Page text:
Friday, June 10, 2011

Ugh... Potato Beetles

Last Year, our potato plants became covered in beetles.  This is how it played out:

We put out a beetle bag, figuring that was a good way to not have to spray our plants.
It did no good.
Our pants disappeared at an alarming rate.
I researched: they're Colorado Potato Beetles.
Colorado Potato Beetles are very hard to kill, go through many life cycles in a growing season and burrow in the ground to survive the winter.
Never fear!  There is an organic biopesticide that fungally kills almost exclusively this bug and is totally safe for people.
But you have to spend a ton for even the smallest ammount, which will treat many acres.  Its for farmers.
Don't my 10 potato plants deserve to be bug and chemical free?
Nick found an "approved for organic production" mix at Agway.
The chemical is hard to find info on.
There is nothing left of our potato plants anyways.

Last week, I saw two beetles on our potato plants.  We expected this, since we did not properly deal with the problem last year.  I asked nick to spray them.  He forgot.  Today, they are everywhere and the plants already look much worse for the wear.  Today, I will make sure he does not forget to spray them.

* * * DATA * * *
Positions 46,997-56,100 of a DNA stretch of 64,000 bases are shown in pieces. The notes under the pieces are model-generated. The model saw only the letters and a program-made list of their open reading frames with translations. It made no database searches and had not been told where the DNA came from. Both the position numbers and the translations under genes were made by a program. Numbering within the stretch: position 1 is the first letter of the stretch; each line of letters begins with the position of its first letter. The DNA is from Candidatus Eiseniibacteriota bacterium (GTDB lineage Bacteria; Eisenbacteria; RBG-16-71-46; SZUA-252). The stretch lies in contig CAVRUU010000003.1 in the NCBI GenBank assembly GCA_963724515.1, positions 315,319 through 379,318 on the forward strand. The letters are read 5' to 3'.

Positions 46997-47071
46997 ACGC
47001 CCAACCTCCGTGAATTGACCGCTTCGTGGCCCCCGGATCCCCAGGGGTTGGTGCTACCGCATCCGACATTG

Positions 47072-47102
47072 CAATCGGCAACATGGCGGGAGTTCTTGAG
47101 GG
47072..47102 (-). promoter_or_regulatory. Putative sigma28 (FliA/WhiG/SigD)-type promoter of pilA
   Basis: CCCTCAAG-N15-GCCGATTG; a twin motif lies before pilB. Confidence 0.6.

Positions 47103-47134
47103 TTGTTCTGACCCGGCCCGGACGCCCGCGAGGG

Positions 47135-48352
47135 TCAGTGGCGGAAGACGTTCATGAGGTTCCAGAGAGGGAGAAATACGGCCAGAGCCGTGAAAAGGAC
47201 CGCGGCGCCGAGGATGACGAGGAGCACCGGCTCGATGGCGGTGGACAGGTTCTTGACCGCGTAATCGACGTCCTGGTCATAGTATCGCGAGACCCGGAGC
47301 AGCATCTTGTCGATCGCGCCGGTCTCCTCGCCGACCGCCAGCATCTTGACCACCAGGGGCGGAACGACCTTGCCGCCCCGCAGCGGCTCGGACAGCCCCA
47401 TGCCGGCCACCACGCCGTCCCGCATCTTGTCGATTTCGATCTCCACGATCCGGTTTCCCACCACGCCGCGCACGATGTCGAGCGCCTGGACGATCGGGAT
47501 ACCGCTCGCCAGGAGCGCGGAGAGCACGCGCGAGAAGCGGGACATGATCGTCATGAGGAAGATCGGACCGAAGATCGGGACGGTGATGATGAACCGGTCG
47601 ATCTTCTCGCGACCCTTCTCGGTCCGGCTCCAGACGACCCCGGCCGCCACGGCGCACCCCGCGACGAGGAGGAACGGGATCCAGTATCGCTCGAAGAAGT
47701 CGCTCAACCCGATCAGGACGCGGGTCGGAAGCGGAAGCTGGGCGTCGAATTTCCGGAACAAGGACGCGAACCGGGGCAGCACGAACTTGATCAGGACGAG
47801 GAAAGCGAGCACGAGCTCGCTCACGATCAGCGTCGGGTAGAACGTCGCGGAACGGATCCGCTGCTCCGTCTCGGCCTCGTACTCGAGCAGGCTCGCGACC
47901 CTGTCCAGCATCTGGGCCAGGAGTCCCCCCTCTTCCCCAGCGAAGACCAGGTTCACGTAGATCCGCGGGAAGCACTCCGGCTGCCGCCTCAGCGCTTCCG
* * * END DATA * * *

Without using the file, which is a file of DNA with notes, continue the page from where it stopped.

After much research last year, I discovered B. Bassiana, a fungal pesticide marketed under the name Mycotrol and it seemed like the perfect soloution.  It's a living organism, a fungus, not a chemical and it targets a very small group of bugs without harming more beneficial bugs.  It is so safe you can eat something that had been sprayed with it that very day, and it would continue to live on the plant, giving it protection for the whole season.  Unfortunately, while the containers it was sold in looked small, they were quite expensive... because they treat many acres.  The purchase would have been silly.  We could have bought a years worth of organic potatoes for that price, prolly.

Last year, while searching Agway, Nick stumbled upon Bonide's Colorado Potato Beetle Beater.  He snatched it up cuz it said "For Organic Production".  I don't know if we actually used it last year or not (it was kinda a moot point, by the time our research was done).  The Active Ingredients, spinosyns A & D are a little harder to find info on, but i did learn that they are approved for organic food in the us, the chemical was originally found being produced by a bacteria but is now laboratory made and it doesn't harm good bugs (like bees) once it has dried.  I guess i'm just gonna hafta trust the USDA on this one, cuz the info is hard to find.  We are going to spray our potatoes, but reluctantly, I admit.  I'll Keep you posted on how it turns out.  

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